“I’ve never thought about that, but I’d say that one of the important things is history. Of course the knowledge of the history and the reality is vital. To the best of your ability, you should spread it, let people know. That is what I’ve done. That’s what I’ve tried to do. You have to inform yourself of the realities of history, of what slavery was, of what Black people, especially Black women, went through. And you have to learn about the postslavery so called freedom. I think it helps to saturate your conscious with that, so that you understand what you are dealing with— a horror that has to be overcome and how difficult it is. And knowing that we white people are responsible for the horror. Therefore, if we have some conscience, we should be very important in eliminating the horror. That’s my life. That’s the way I see it. I think that’s logical, and a person should be persuaded of that.

“I think it’simportant that people understand that it’s not easy. If this is serious, if you’re really committed to an egalitarian existence in life, it’s not simple. Because the society is otherwise. You are a rebel. You have to be careful of your behaviour, that you’re not superior to others who are unfortunate enough to have the prejudice. And if you are superior, you’ll never change them. You have to watch your own behaviour. You mustn’t be supercilious or a big shot. You musn’t think, “These poor, stupid people don’t understand.” Well, they don’t understand. But they are not stupid, and they’re not poor people. They just don’t understand.”


ART BRANSCOMBE ~ ‘MILITANT INTEGRATIONIST AND A PATRIOT’ (Art was 81-years-old at the time of this interview.)

“For a long time, Blacks were absolutely forbidden to live here in Park Hill. It was the same in other cities around the country because of the policy of the National Association of Real Estate Boards from about 1920 to about 1950. Starting about 1918 or 1919 in Chicago, the realtors asked the business leaders there to stop letting Blacks live wherever they wanted to live. They were getting spread around too much, and the Chicago Board of Realtors asked them to restrict Black residents to areas where they already were and fill up those areas with Blacks before they opened up any more blocks. That’swhere our big ghettos came from.

“About 1955, after the area to the west of us filled up with Blacks, a developer bought a few blocks north of here and announced he was going to sell to Blacks. The whispers and then the panic started soon after that. In may of 1956, the ministers of seven of the big white churches here delivered a joint sermon, welcoming Blacks to the neighborhood, telling their parishioners that they should welcome Blacks to the neighborhood. All this did was increase the panic.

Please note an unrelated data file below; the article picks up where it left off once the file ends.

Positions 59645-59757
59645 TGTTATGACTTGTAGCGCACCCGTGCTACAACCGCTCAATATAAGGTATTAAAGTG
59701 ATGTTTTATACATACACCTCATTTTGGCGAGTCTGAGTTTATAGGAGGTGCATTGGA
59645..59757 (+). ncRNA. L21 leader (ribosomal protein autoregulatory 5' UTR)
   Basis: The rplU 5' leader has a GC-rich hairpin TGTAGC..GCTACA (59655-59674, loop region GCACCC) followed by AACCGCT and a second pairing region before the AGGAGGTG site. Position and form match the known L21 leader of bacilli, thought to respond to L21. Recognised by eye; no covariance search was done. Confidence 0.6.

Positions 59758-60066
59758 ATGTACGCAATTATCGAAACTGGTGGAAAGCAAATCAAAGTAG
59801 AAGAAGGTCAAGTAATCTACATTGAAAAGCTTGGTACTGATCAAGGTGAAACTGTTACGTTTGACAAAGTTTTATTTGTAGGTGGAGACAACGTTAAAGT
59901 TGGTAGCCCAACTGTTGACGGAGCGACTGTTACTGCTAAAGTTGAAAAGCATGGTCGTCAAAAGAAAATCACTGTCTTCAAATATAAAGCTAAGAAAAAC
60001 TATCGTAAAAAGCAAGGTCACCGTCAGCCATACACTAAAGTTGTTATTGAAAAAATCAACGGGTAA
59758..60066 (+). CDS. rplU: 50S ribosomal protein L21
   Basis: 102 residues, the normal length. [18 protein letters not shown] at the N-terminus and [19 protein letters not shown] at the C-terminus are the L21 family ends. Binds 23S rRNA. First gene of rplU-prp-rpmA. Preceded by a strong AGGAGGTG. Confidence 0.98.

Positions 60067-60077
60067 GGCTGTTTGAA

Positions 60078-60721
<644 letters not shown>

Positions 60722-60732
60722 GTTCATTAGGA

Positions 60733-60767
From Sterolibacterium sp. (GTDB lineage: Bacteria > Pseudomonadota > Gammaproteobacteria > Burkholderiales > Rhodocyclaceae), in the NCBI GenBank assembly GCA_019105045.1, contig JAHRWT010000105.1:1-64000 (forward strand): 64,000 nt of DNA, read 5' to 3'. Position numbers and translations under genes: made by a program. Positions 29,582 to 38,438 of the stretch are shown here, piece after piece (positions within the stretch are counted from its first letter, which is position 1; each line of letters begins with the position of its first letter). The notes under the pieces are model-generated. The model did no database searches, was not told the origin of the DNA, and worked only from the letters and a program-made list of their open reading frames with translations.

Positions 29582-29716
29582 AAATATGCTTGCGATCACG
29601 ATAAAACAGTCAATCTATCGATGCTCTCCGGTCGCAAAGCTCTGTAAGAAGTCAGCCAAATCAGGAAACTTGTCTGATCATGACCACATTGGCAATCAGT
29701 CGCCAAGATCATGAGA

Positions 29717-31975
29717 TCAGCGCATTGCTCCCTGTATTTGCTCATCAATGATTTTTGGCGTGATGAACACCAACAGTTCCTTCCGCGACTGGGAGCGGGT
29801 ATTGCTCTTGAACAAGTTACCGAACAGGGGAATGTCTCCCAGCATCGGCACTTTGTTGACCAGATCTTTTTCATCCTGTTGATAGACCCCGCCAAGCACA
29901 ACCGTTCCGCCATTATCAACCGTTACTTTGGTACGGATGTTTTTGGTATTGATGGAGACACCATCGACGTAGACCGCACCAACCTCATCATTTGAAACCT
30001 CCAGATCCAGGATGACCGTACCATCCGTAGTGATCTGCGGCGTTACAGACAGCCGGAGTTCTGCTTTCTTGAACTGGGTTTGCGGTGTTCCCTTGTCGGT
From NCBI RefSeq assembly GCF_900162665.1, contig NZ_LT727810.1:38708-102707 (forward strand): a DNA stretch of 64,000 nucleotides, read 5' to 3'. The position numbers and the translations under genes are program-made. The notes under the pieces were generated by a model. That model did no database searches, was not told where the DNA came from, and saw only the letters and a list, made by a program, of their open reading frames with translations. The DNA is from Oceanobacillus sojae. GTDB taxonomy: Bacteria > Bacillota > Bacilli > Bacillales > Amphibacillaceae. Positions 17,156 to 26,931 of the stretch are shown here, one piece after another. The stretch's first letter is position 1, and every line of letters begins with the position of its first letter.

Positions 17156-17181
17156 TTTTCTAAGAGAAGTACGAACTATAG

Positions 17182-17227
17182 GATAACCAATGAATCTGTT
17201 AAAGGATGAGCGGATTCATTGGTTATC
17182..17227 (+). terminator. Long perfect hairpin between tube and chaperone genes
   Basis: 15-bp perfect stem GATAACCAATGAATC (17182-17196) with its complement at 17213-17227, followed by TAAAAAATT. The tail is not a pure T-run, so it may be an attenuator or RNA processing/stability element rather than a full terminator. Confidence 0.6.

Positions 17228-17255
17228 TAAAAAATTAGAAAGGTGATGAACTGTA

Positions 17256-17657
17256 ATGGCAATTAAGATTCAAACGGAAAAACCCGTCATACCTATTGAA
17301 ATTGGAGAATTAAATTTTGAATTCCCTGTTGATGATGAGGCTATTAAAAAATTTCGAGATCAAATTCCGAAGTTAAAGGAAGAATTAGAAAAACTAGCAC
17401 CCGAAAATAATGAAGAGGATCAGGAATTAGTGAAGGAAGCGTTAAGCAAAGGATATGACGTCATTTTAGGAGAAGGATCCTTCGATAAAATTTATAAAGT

“We moved here in 1959. We had trouble getting a loan for this place. The first two or three mortgage bankers we approached said, “No way. If you were Black, we’d give you a loan, but we’re not giving loans to whites in that neighborhood anymore.” Finally we got a loan from a banker who lived in Park hill.

“Soon after we moved in, we started hearing rumors among our neighbors that the NAACP was going to move a welfare family into the middle of the block and scare the whites out. Flyers from realtors started landing on the front porch, saying, “Wouldn’t you like to move out while you can still get a good price for this house?” That’s how the panic was being purposely spread by realtors to buy these houses up cheap and sell them dear to the Blacks—-Negroes as they were called in those days. I had better things to worry about than that.

“Eventually we got a flyer from a Montview Presbyterian Church nearby, saying that they were going to have a meeting on the “changing character of the Park Hill neighborhood.” The people at the meeting formed a laymen’s committee to see what they could do. Out of that in due time came the Park Hill Action Committee. The core of it was lay persons from seven churches; the agreement was that if the laymen would carry the flag and take the flak, the ministers and their churches would try to raise funds to support us. I guess either Bea [Art’s wife] or I were the first chair of the public relations committee. That committee rode off in all directions at once, trying to figure out what to do. Nobody knew what the hell was going on. So we had to find out what was going on and figure out what to do about it.

“The goals of that initial group were to preserve property values. Part of the motivation was fear—not so much us since we’d bought this house for only $13,500—but most of our neighbors thought they were going to lose their life’s investment. There were also some people who believed that we had to do the right thing—welcome people. If white people fled, they weren’t going to learn anything.